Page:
I try not to say references are pointers, because of the places where they differ. In practical terms, it causes C programmers to get stuck on code like:

Object *make_new_object();

where use of the pointer makes sense. But if you think "references are pointers" then this attempt to "return by reference" will get you stuck:

fn make_new_object() -> &Object

C also uses pointers for uniqueness, because structs are copyable (e.g. if you implement a C equivalent of a growable Vec, then you're going to use Vec*, as otherwise you risk growing a copy). In Rust unique ownership makes that indirection unnecessary.

C does have a culture of avoiding copying. Libraries will rather have init(struct*) than struct init(). Types may be self-referential, and in general a C programmer can't assume that changing struct's address is safe (e.g. see pinned init acrobatics that Rust in Linux kernel has to do). Rust has movable types and fn new() -> Self.

Rust's types without &/* look like copying to C and C++ programmers, and they may try to use &String rather than String to avoid "copying the string".


The concept of pointers is much more widely relevant than just C. Granted, many people learn pointers in C, but that's because C is the most widespread systems language. The general idea of a pointer is not specific to C, and I intentionally didn't write that Rust references are like C pointers. They implement the abstract concept of a pointer, just like C pointers or Java references or <insert language here> do.

But then the correct equivalent return type is Box<Object>. Box is also a pointer. It's properties that are specific to Rust are of course different from references, but it still implements the general idea of "a pointer".

Pointer-ness isn't somehow intrinsically intertwined with C. You don't seem to pick equally as much on arrays or structs. Both constructs exist in C, and they have their own subtletied in C, and their exact details differ between C and Rust. Yet it sounds silly to assert that "Rust arrays are not arrays" or "Rust structs are not structs". Yes, they exist in C. Who cares? This is a different langauge, and of course there will be differences. Recognizing a general pattern and naming it isn't harmful.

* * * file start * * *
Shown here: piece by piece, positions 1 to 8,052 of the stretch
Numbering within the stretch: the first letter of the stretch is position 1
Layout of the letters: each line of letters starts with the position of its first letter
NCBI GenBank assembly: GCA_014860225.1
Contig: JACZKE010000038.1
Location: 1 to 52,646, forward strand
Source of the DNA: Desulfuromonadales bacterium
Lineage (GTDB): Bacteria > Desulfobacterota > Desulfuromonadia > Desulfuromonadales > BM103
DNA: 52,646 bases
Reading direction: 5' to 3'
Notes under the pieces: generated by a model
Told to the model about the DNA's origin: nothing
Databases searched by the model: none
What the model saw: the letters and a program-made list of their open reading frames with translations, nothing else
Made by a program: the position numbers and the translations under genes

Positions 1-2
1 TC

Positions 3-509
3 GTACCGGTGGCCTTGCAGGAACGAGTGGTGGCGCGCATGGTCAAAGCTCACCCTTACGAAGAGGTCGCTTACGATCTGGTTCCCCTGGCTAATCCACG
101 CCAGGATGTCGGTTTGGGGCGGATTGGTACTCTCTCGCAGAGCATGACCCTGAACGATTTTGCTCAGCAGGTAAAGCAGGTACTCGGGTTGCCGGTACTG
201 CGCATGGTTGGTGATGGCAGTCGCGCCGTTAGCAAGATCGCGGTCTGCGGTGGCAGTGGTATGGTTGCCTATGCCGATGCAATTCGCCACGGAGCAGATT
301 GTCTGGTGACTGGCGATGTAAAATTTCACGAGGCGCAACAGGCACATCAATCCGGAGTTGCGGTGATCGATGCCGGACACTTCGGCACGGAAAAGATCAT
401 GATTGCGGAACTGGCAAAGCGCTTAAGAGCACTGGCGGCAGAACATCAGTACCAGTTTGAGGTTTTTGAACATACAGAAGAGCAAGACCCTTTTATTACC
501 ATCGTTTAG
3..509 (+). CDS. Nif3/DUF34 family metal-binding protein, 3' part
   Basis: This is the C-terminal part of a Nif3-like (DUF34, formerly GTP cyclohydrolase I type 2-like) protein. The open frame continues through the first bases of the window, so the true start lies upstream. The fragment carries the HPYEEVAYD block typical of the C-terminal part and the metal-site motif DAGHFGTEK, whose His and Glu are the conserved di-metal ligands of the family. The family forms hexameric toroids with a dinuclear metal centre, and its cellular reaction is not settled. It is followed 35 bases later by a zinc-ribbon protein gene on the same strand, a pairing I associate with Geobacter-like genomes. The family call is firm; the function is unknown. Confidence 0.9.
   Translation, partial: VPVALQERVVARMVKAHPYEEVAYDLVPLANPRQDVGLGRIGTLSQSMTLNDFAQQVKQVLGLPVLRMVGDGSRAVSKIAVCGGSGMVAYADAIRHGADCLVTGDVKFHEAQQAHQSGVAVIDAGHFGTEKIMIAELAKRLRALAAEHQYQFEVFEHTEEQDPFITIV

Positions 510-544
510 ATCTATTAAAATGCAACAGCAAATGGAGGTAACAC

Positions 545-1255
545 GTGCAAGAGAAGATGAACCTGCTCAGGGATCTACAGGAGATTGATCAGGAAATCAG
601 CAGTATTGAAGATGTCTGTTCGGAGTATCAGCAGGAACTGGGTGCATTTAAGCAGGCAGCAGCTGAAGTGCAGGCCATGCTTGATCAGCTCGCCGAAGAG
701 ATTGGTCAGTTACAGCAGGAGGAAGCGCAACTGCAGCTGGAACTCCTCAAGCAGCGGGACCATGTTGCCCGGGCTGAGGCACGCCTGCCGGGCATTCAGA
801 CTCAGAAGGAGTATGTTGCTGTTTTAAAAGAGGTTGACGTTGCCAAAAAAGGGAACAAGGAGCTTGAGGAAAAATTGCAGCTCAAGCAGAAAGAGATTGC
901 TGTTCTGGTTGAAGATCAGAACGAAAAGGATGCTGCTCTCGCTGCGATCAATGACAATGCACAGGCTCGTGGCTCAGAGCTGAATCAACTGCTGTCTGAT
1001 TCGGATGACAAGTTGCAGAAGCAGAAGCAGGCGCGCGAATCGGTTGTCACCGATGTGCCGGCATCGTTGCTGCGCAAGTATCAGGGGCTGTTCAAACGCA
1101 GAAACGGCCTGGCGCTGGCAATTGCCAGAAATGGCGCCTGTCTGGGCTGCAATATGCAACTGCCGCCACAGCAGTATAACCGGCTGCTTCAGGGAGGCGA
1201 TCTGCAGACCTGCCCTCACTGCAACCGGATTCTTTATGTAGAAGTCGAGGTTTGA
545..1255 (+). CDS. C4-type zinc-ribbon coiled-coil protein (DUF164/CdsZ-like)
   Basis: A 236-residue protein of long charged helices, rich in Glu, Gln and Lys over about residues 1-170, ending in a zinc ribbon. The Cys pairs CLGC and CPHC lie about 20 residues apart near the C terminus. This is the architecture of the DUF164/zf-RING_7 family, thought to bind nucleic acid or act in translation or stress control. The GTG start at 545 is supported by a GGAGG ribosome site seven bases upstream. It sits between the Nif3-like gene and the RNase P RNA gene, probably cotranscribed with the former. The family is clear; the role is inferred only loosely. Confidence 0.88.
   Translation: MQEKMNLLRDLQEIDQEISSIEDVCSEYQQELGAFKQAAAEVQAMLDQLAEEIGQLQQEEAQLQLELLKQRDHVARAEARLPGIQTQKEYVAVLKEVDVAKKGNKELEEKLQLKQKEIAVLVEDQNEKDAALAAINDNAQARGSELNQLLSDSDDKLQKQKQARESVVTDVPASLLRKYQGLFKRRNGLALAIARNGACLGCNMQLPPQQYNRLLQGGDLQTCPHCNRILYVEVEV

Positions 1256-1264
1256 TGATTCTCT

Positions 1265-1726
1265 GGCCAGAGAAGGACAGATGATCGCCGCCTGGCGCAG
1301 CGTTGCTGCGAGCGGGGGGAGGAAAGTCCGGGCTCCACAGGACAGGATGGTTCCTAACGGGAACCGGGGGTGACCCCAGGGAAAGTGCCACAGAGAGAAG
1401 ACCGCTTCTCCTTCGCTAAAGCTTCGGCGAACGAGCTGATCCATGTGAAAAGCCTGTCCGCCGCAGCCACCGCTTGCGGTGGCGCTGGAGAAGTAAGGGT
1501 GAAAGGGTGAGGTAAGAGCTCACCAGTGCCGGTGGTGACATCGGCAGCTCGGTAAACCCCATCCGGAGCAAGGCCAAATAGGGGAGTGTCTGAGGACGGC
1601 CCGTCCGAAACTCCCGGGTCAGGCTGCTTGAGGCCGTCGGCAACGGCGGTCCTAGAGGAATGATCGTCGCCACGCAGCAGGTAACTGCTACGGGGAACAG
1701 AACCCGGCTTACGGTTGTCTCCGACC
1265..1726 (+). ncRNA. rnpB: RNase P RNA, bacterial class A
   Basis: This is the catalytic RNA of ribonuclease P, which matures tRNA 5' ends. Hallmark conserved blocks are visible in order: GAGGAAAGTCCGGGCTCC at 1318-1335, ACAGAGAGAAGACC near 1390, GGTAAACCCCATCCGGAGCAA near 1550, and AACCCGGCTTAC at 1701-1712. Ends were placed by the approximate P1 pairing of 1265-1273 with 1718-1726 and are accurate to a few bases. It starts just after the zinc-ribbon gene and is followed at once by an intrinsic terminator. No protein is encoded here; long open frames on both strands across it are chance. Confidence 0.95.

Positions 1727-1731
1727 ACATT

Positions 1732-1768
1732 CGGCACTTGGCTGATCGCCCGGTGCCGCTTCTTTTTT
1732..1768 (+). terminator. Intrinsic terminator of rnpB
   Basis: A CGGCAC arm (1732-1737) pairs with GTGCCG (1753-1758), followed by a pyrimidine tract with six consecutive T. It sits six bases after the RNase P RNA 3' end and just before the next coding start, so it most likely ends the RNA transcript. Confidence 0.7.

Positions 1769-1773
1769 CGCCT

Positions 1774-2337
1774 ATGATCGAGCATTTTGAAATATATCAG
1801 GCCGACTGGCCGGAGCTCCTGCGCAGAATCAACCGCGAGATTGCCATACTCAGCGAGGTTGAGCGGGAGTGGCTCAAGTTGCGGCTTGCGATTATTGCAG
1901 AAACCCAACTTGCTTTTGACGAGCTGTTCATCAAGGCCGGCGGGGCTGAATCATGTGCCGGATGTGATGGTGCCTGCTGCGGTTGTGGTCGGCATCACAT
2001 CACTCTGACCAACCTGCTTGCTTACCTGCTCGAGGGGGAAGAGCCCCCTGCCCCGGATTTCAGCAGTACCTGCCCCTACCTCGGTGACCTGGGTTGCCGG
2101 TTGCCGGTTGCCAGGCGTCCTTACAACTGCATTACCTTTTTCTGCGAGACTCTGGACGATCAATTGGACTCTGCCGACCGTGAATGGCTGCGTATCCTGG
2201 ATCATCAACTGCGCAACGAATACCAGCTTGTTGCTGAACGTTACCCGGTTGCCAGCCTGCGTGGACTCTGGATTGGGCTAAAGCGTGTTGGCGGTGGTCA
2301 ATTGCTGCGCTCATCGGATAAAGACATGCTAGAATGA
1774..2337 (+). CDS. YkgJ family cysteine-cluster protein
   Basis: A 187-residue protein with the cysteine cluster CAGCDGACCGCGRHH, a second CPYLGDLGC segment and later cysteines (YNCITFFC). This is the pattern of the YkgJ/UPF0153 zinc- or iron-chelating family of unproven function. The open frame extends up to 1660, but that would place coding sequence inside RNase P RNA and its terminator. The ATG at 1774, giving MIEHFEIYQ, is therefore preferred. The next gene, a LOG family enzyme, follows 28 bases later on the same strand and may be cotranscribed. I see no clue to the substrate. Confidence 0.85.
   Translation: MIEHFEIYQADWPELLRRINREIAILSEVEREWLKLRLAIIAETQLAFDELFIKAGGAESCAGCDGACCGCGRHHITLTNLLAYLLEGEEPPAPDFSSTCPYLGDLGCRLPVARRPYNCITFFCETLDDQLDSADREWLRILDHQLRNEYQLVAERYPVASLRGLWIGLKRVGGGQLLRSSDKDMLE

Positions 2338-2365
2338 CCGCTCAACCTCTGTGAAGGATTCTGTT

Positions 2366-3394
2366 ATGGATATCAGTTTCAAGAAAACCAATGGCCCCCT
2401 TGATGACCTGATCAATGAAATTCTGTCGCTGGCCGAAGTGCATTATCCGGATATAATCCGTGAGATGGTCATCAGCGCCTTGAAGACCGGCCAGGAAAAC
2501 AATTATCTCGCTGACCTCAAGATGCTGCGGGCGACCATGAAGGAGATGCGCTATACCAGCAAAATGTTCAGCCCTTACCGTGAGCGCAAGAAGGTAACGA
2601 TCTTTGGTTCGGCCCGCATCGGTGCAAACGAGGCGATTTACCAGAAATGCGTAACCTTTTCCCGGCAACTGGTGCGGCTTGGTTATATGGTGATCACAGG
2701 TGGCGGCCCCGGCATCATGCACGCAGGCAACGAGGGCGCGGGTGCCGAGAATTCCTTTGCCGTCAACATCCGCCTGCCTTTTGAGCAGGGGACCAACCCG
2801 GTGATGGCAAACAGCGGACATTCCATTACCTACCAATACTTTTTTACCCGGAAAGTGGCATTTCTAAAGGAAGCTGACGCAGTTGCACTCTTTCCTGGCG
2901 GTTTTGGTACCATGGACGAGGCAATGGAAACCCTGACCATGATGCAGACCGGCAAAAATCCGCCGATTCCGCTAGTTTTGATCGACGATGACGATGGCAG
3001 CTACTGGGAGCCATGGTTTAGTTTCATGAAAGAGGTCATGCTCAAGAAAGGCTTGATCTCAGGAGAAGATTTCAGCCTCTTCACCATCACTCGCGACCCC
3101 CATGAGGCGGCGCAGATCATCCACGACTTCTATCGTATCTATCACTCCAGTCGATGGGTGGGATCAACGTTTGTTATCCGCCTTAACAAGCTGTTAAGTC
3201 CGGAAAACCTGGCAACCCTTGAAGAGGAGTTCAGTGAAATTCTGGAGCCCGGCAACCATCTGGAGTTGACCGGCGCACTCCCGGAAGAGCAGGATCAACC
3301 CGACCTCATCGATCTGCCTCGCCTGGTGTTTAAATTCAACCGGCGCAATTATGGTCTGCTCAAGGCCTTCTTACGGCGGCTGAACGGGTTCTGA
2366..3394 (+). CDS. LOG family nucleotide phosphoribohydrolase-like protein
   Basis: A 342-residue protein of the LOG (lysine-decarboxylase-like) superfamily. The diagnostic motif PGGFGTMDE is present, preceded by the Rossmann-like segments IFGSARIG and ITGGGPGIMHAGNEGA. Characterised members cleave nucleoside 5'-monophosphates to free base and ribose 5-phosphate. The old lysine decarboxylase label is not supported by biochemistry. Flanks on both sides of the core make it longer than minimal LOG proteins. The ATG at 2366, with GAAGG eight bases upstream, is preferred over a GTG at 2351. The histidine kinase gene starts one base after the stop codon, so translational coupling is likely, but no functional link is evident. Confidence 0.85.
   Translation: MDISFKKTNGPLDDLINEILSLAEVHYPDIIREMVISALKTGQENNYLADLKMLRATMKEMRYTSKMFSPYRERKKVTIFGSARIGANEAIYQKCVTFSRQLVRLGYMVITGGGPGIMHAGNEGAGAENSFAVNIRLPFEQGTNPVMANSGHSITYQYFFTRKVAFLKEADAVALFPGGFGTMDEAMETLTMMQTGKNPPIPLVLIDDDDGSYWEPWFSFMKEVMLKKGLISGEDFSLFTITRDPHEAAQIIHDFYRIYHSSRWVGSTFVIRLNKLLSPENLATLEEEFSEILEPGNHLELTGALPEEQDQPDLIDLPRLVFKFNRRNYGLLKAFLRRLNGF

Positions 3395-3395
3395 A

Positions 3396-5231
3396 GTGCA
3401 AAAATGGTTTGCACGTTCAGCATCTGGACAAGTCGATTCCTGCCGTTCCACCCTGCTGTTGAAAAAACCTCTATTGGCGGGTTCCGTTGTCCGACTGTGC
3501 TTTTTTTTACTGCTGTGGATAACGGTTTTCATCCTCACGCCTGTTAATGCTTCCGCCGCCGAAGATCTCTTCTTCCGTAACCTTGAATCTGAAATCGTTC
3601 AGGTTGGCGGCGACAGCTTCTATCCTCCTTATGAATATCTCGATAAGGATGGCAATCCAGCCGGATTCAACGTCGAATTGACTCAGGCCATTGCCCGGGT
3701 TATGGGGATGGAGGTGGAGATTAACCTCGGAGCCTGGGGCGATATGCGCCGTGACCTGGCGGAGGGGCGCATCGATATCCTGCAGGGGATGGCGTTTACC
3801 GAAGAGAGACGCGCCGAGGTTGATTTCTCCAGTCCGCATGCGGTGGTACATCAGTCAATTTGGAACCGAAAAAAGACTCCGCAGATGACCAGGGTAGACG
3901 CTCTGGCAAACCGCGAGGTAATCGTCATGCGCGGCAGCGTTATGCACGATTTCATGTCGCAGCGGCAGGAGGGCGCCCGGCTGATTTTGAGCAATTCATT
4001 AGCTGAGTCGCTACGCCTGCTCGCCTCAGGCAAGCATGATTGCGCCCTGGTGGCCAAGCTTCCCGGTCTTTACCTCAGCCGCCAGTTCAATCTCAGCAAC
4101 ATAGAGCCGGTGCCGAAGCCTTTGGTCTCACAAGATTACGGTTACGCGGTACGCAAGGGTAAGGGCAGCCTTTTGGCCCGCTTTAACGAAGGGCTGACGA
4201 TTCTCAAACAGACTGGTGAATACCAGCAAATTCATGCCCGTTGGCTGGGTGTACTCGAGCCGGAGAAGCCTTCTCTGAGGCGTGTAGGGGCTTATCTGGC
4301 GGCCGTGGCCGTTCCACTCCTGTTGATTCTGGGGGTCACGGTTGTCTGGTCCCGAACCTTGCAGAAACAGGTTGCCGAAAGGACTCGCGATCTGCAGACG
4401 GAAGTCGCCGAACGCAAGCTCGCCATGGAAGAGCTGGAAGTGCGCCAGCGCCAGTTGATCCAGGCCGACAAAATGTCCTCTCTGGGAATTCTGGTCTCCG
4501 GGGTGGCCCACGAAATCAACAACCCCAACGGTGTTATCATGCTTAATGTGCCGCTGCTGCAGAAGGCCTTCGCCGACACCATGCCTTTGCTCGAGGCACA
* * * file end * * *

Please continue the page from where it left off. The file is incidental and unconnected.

When people transfer their intuition about structs and arrays from other languages, they generally manage to use them correctly (with exception of structs with references!)

But that doesn't happen with references. When people think "oh, I know references in Java, so I know how to use references in Rust", they get stuck. They put an object "by reference" in a struct, like they would in Java, and have lifetime annotations explode all over the code. They want to have parent-child relationships via references, like in Java, and it makes borrow checker send them in circles. They want to make event handlers based on references, like in Java, and nothing lives long enough.

So while "address of an object elsewhere in memory" is fundamental and shared by all these concepts, there's much more to it. The "twist" that Rust adds to the concept of general-purpose references/pointers is for most people something completely new.